October has been a busy month for hardware...
Clockwise from the US quarter...
- The chosen battery for r1.
- The r1 debug harnesses.
- The three test boards for the power subsystem on the main board. These are to be used in a separate project, now that the subsystem has been vetted.
- Digitabulum r1 main PCBs, fresh from Camtech. The subject of this post.
Major Features of the PCB
Dorsal surface on the left, ventral surface on the right.
All digit connectors are visible in this image. Three on each side. The sixth connector is for the metacarpals position. The ordering might appear random, but this order was chosen to make the design achiral without requiring different connection order for a left and right hand. The hardware fully supports runtime chirality assignment without a differential cost for left versus right handed usage.
Issues surrounding the IMU
In this view through the stereoscope is the IMU for the wrist position, the connector for the metacarpals position, and our logo and hardware revision.
Care was taken this time around to keep the orientations of the IMUs correspondent to their internal organization. This saves me the trouble of spending software time converting to a consistent coordinate system (as I did in r0). It also saves the space in the CPLD that would have been required to do the same task in hardware.
The corner of the PCB was chosen for the mounting location to minimize magnetic interference. As was the case for r0, we have strict keep-out regions on all copper layers under the IMU to avoid the problems ControlVR experienced with transitory currents in ground planes causing unpredictable magnetometer readings.
The dorsal surface of the PCB has the bluetooth radio (a Microchip RN4677), the high-current port, and the battery terminals. The IR and RGB LEDs are near the center of the board.
Reset and bootloader access buttons are on the bottom edge, along with the (absent) expansion and USB ports. More about that later.
Elements that have impulsive current-draw were placed very near the PSU (lower-left corner) with ample decoupling capacitance and pavilions to minimize ripple/noise in the power planes. That includes the microSD card, LED driver, and the high-current port.
The high-current port is the tallest part on the board, and it may be changed in the release version for that fact alone. Under the port are the switching transistors and flyback diodes. The intention was to support driving a pair of vibrator motors for a haptic wristband, and design measures were taken to ensure that this would not put inductive stresses on the semiconductors, nor introduce noise back into the power planes.
The LEDs, expansion port, and push buttons needed to be on the dorsal surface, since the ventral surface is facing the battery and body.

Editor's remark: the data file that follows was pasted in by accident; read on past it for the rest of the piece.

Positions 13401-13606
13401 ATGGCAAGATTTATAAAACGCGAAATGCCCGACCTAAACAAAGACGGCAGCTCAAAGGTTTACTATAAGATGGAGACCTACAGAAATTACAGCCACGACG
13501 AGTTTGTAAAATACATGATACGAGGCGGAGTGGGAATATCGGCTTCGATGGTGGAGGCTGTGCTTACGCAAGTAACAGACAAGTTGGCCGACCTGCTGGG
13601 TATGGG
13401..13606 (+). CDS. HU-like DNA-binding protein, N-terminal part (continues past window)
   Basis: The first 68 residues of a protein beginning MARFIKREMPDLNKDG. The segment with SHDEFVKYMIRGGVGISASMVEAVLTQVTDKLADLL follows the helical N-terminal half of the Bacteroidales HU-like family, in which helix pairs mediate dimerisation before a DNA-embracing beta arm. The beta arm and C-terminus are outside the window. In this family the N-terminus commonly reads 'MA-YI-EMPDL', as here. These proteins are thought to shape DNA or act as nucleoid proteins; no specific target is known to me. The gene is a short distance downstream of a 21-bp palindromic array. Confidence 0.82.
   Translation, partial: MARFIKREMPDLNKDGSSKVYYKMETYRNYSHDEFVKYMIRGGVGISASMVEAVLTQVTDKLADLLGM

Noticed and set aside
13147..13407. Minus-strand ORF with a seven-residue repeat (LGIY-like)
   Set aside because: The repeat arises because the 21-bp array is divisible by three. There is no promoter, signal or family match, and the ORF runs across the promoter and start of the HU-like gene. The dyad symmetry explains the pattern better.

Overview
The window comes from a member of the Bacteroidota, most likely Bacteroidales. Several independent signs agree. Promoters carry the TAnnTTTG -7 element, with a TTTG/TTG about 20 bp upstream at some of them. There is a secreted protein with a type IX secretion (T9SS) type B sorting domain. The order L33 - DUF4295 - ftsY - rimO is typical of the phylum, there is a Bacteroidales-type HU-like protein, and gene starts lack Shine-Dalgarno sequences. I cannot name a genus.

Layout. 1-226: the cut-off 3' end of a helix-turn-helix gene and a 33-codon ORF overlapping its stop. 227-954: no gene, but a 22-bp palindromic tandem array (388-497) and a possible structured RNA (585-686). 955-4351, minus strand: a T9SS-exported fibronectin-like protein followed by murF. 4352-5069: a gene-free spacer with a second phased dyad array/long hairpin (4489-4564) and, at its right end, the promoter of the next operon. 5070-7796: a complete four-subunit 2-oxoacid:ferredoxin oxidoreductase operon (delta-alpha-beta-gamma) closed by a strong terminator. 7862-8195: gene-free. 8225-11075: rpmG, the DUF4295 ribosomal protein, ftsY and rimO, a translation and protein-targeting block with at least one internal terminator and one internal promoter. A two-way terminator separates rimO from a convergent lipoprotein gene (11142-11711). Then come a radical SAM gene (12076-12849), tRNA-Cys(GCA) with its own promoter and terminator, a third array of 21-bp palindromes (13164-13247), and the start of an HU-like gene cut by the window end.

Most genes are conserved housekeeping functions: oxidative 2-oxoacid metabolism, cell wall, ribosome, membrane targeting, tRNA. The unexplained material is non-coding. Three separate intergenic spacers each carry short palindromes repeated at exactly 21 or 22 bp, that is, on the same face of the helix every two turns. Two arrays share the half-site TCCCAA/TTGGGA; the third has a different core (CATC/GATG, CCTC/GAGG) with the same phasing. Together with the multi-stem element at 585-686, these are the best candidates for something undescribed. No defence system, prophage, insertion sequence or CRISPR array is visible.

The ventral surface of the PCB is dominated by the microSD socket, above which is the STM32F7 CPU and associated oscillators. At the top of the image is the CPLD. In r0, this part was located on a separate metacarpals PCB to reduce the amount of interconnect that the main PCB needed to service. By moving to BGA parts and using via-in-pad, we were able to increase the PCB density enough to comfortably support all the digit interconnect.
It might appear that there is lots of vacant PCB on the ventral surface, but I assure you: it is being used. The area distal from the CPU is mostly occupied by interconnect signal routing on 4 of the 6 layers. The route density is, in fact, highest in this particular area.
The vacancy that lies to the right of the CPU is truly vacant. There is very little routing on any layer. This is because the bluetooth transceiver is on the opposite side. One of the worst problems with r0 was the bad layout of the PCB surrounding the RN42 which caused a non-negligible fraction of the RF output from the radio to be dumped uselessly into the board's power planes. In r1, strict adherence to Microchip's application notes regarding PCB layout demanded this slack.
Near the upper-right corner of the SD socket is the ADP8866 LED driver. r0 used the LDS8160 for this task. I was disappointed with the LDS8160, as it only had 6 LED outputs and 3 PWM channels. This meant that the brightness of the LEDs were not truly independent. Moreover, r1 now runs the LEDs directly from the battery without burdening the regulator and incurring the consequent losses and noise for this high-current subsystem.
Two placement mistakes
Prior to the boards being assembled, I noticed three footprint mistakes that affected two components. All mistakes were rectified in the CAD files for the next run. For now, I will need to manually place both parts.
This is where the expansion/debug port header should be.
This was the worst mistake. Fortunately the pitch of the pads is accurate as is the length. But the row-to-row spacing was off just enough to make automated pick-and-place sketchy. Also, the mechanical registration holes on the part are colinear, not diagonally opposite as my footprint was (upper-right/lower-left).
RP2 and CARY5 make this repair more challenging. I would estimate this as difficulty 6/10 (assuming I don't cause collateral damage during the repair). I will need to shave one of the registration pegs off the component.
This is where the USB port ought to go.
In this case, I neglected to have the PCB routed to include the notches that the silk-screen indicated. The sad thing is: This is the same USB connector used on r0, and I didn't make this mistake then.
Difficulty? 4/10. Mostly because I have to "modify" the connector with a razor blade under the microscope. Placement was trivial on the test board.
Flying uncomfortably close to the sun...
Not technically a mistake. But too close to the edge for comfort. The release version will have the PCB edge extended slightly such the the connectors fall entirely within the PCB footprint.